|One of the ID cards used at Youth Impact.|
At first, I was reliant on this project for my barcodes: GenCode 128
The program ran with that for a while. Larry at the front desk had a book of barcodes with pictures and names of the participants and he clocked them in and out. He had to maintain that book, those pictures and those names and those barcodes.
At a certain point, I integrated Telerik Reporting, and their barcode reporting object, so that they could just export to Excel. That was $400, that was hard for me to spend, and I guess most amounts of money I spend are hard to spend. When I pay for things.. they hit me personally. What I'm able to get for myself or my children, and use to learn. Being a nerd is expensive. My wage directly impacts what I can purchase to grow in my career. A nerd without toys is a nerd that isn't growing. People think that those toys I have, are for browsing or for my own enjoyment, and I won't lie, I do enjoy them, but without those devices, those toys, I can't learn how to conquer them. Without software packages.. I have to commit 3-4 times the amount of time I already spend.. which slows development progress to a crawl. I tried to do native Android.. it wasn't going to work. Without lambda's and partial classes, I'm half the man I could be. I had to go .net. I don't have a vast Development team. It's me, and a guy I know, that I value, and now a younger staff member, who is at Weber State for a comp sci degree.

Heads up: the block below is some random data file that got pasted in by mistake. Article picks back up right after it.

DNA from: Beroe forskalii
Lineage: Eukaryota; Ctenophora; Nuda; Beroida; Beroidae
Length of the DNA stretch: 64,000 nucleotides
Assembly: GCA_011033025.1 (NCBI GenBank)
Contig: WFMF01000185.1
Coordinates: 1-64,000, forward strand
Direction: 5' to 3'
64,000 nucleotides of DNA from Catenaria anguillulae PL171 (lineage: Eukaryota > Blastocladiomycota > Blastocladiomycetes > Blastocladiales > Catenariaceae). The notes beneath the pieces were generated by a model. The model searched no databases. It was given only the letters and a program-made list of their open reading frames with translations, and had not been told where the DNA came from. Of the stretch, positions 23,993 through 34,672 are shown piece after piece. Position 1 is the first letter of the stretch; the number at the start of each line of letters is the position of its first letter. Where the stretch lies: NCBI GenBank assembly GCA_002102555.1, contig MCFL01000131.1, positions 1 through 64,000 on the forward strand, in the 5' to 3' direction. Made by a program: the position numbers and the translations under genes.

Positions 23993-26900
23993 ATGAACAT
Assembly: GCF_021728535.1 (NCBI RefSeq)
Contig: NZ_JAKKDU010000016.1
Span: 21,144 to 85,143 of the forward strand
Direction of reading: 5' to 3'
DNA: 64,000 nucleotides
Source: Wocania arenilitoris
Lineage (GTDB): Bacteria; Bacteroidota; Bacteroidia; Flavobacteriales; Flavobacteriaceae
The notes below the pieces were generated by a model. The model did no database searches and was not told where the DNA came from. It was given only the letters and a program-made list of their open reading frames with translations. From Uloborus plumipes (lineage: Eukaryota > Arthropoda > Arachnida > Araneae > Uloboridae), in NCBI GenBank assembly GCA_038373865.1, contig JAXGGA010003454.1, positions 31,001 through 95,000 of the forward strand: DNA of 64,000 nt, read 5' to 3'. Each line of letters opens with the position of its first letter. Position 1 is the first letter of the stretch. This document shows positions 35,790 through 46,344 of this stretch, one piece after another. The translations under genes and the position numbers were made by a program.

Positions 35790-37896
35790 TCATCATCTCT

Back to the topic at hand though, the great thing about this ID card system, is that now, the kids can directly interact with the systems.. so it isn't just some system behind a computer screen. With the Android kiosks out there, the possibility is raised that the kids can actually go interact with the systems without a staff member.
There are so many applications to build to fill all the needs I see.
There are a lot of donors for Youth Impact. That contribute at various levels, and in different ways. I respect their contributions. I don't have money like they do, I can't help them with cash, but the systems I build might one day be more important than any amount of money I could give. I guess I'll finish this post off with that.